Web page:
Professor Victor David Hanson pointed out that today’s professors can no longer give tests that were used 10 years ago, because most students wouldn’t pass. Why do you think today’s college students couldn’t identify “the river” or “the sea” when they chanted the Hamas mantra?

  5. This is not new. When I graduated HS back in the 70’s most of my classmates were functionally illiterate in most subjects. College was a rude shock to them. Things today must be 100x worse.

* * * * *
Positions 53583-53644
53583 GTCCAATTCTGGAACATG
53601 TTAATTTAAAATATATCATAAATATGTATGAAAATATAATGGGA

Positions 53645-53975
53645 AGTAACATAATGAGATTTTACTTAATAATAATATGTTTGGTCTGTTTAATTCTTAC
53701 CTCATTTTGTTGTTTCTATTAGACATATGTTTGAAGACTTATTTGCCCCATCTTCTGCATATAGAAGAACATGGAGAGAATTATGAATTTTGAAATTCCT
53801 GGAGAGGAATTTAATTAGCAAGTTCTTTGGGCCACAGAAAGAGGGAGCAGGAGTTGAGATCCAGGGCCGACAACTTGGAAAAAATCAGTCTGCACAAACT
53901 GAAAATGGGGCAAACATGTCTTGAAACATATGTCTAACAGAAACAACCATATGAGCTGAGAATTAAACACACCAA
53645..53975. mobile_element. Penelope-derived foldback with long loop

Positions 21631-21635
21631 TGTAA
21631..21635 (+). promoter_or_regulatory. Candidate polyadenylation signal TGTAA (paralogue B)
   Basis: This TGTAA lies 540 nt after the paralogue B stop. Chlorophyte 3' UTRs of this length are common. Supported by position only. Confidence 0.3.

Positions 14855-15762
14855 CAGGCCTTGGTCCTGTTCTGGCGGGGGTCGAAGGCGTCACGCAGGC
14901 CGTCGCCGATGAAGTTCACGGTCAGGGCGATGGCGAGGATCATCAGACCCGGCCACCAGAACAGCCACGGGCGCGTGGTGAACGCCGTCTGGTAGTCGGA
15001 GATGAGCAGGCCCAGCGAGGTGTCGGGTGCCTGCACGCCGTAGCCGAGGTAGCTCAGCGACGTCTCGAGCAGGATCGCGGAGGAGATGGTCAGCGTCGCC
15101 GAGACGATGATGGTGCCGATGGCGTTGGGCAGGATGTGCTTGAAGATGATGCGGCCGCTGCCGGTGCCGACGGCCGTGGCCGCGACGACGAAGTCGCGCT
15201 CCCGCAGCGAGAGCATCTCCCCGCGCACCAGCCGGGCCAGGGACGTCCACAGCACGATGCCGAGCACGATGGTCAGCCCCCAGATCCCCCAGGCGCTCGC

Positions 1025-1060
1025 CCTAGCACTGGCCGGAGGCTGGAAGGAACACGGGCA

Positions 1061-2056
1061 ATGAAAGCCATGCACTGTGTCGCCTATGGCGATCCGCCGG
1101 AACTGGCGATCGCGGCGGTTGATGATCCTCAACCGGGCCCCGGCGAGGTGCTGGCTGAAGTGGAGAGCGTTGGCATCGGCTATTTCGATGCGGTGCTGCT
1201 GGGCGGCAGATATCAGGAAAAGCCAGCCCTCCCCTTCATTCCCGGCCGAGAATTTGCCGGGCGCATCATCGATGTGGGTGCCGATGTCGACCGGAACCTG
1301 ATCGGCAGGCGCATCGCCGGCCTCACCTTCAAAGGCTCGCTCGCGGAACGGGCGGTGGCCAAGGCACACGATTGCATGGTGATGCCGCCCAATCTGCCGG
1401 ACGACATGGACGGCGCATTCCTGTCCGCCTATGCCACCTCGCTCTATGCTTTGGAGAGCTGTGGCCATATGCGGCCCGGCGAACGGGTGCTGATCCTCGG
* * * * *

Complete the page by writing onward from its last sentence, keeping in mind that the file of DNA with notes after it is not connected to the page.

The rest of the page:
6. Ms. Grimes I do thank you for this but I must bring up that before GW Bush got in there were issues with students needing remedial Math or English when they reached University, that was 24 years ago and his push for Common Core cured nothing. I herd Gloria Romero on the Radio last night and almost lost my dinner. I’ve heard her talk of Education’s failure and was heartened by it initially but have yet to really hear her denounce what got US here, though she does peg the CTA. Last night it was all about the Latinos and why are they doing so poorly in California as opposed to other States and her accent got thinker then thinner, depending how much she was interacting with who ever else was on with her, his accent remained thick. Latino Latino Latino or Black Black Black is how we got here and she should know better. If Students were all held to ONE (1) Standard and School was held to civil discipline we might have gotten somewhere. I’m sure she cares but what I heard on 790 KABC last night just seemed to overlook the obvious. We’re Americans and we’d better clue up to that point, it should be taught in our schools this way. HER Demo-ncratic Party did this at the pushing of those in favor of Marx and there’s no denying that either. Our Republic now has a huge number of students who want Jews dead, Thank a Teacher!